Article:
Serendipitously, Strong Capital Management, which offers bundled services, happened to make a cold call to Rollprint at that very time. It was not the lowest priced, says Roberts, but Strong was the most upfront in letting us know the costs without my having to dig. As it turned out, unbundling would have been the most expensive approach for us due to commissions and other costs, says Roberts. It may have ironed out as the plan fund grew, but unbundling was not the best choice for us now.
Ironically, Rollprints search concluded and it had made its choices shortly before Clifton Gunderson launched its own line of investment services for 401(k) and profit-sharing plans. This is a very important line of business to the firm, says Herbert. Its one of three areas we are expanding to service our client base. Herbert says Clifton Gunderson believes clients will look to their CPAs for these types of services because of the loyalty, trust and high standards they know CPAs maintain.
The liabilities. Despite the turnkey solution she found, Roberts still attends seminars and conferences regularly. At a recent seminar, she learned that retiring employees are starting to file lawsuits against their former employers because their investment choices didnt increase their savings enough to pay for retirement. In one case, employees who participated in a pension plan maintained by Unisys Corp. charged the company had breached its fiduciary duties under ERISA by investing in guaranteed investment contracts (GICs) offered by Executive Life Insurance Co. The employees claimed Unisys knew of Executive Lifes financial troubles and should have warned plan participants. A district court ruled in favor of Unisys. The Third Circuit Court of Appeals affirmed the district court opinion and held that Unisys satisfied ERISAs prudence standard.
T his ruling notwithstanding, companies still need to be cautious in communicating with employees. Roberts says employee education is the big emphasis now. But you have to be careful not to go too far with education so that it becomes advice. One option, she says, is to offer participants enough choices to give room for sufficient growth.
Most employers give employees a broader range of choices to deal with liability concerns, agrees Richard Matta, an employee benefits lawyer with a specialty in investment management, at Morgan, Lewis & Bockius LLP, in Washington, D.C.
Outsourcing a 401(k) plan allows the employer to pass back to employees a lot of the responsibility of investing, according to section 404c of ERISA. Not all employers who manage their plans in-house are aware of section 404cs requirements, says Matta. For example, if Roberts had hired an investment management consultant willing to take on the fiduciary responsibility of selecting a plan provider, section 404c essentially would protect her as long as she could prove she had followed prudent practice in selecting the consultant. However, if the consultant then gave her three providers to choose from, the fiduciary responsibility could fall back on her shoulders, because Roberts would again be making a choice for the employees.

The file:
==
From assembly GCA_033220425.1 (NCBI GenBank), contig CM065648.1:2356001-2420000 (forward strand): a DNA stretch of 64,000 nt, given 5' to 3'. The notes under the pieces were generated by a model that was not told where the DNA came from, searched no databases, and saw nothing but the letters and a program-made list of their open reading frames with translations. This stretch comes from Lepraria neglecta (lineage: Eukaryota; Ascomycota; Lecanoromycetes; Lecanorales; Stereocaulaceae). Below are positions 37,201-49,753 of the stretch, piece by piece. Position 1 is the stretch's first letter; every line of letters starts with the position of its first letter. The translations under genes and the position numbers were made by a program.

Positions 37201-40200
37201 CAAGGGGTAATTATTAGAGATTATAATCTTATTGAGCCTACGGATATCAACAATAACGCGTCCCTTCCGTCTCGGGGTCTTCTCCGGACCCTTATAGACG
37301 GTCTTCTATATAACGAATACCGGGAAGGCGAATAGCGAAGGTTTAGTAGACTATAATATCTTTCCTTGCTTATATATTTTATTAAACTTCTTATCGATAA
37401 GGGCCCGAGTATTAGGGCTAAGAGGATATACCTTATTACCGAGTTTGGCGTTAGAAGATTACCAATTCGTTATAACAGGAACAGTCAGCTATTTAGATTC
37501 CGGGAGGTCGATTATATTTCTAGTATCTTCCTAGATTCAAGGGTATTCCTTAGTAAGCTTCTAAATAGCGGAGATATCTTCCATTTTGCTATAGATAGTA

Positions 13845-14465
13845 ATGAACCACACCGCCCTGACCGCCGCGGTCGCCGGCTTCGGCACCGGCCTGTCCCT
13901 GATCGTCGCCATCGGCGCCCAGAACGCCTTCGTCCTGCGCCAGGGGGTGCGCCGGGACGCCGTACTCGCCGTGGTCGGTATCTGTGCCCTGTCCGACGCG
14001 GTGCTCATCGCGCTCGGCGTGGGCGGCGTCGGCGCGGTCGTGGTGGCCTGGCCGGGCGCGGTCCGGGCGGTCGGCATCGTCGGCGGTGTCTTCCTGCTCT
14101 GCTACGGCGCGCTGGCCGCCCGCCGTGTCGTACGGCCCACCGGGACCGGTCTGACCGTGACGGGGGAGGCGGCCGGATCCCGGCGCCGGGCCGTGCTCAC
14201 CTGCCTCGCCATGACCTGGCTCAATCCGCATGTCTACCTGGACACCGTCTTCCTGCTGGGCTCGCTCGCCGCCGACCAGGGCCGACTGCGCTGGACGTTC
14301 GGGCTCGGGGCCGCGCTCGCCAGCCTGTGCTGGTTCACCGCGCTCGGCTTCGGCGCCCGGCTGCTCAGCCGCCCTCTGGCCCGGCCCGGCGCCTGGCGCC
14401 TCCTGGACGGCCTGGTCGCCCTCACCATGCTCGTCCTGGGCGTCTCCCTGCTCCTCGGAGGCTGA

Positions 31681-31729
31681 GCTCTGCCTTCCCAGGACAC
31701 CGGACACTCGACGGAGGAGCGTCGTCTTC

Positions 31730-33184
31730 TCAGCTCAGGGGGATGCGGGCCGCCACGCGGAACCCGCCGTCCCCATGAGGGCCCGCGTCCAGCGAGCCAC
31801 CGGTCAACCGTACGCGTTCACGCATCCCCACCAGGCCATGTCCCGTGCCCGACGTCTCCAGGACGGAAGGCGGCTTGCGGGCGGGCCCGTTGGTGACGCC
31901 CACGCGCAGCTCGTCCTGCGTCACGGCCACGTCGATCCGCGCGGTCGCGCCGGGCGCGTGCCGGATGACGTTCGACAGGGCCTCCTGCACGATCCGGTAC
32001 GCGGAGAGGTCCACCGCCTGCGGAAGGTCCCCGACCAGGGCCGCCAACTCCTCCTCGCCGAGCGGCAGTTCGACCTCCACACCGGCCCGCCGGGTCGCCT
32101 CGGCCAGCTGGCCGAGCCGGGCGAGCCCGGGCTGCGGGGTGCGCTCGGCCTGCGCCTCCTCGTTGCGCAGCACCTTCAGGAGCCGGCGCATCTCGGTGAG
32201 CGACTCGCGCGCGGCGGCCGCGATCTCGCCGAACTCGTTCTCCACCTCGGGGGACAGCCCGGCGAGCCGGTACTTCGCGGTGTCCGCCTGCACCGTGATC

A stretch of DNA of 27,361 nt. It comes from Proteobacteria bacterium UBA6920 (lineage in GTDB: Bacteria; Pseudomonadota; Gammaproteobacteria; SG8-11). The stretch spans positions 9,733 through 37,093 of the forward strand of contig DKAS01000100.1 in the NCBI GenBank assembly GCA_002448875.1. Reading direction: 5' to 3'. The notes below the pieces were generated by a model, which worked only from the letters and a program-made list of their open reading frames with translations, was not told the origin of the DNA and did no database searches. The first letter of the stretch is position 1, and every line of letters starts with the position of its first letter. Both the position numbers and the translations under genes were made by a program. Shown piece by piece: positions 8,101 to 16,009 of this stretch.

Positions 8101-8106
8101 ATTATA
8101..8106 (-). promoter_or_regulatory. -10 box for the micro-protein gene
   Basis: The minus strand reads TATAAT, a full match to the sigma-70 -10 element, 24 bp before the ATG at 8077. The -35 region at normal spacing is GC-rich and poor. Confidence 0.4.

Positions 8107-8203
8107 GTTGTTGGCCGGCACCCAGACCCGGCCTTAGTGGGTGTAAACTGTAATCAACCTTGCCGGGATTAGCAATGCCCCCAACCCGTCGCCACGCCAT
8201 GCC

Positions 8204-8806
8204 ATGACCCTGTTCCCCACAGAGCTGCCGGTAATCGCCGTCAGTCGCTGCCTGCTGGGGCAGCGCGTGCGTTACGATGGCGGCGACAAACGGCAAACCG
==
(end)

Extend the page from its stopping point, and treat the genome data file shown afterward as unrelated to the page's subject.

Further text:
What about the employees who havent made very good investment choices? Roberts concerns about lawsuits are reasonable, says Matta. If the market really fails, those retiring now might very well file lawsuits. The potential is definitely there. Weve been warning employers to take this into account. And some are listening. A survey by www.plansponsor.com found that 45.7% of plan sponsors ranked basic compliance with section 404c as one of their objectives in communication and education efforts with plan participants.
Matta advises employers to say, This plan is meant to conform with section 404c of ERISA. Its questionable how many employees are sophisticated enough to translate this into Im on my own. Moreover, if a participant in the plan acted on Roberts advice, no matter how well intentioned, shed be running the risk of a lawsuit against the company. The DOL doesnt require it, and, Matta says, employers should think carefully before going beyond education to advice. According to www.plansponsor.com , only 16.5% of plan sponsors with assets of $200 million or more offer participants financial advice, compared with 36.2% of plans with assets of less than $50 million.
Sponsors are not held responsible for the providers investment performance. If the plan document allows the fiduciary to delegate investment management, the company will generally not be liable for the investment performance of the plan funds if the manager selection and monitoring of performance are done prudently by the fiduciary and according to ERISA standards, says Bertram Schaeffer, national director of investment advisory services for Ernst & Young, in Philadelphia.
10 STEPS TO OUTSOURCING
Once a company has made the final decision to outsource a 401(k) plan previously managed in-house, there are still some important steps the company and the new provider should take. Debra Glegg, vice-president and managing director of product sales for Banc One Investment Management Group, offers these recommendations.
CPAs who help their employers or clients outsource some or all of the administrative and investment functions of the companys 401(k) plan will need to make some difficult decisions as they sift through myriad service providers available today. The resources listed in exhibit 2, below, can help CPAs understand some of what they will need to know to recommend choices that are beneficial to both employer and employee. With the safe and secure retirement of employees at stake, it may fall to CPAs to be vigilant in applying their skills to the decision-making process.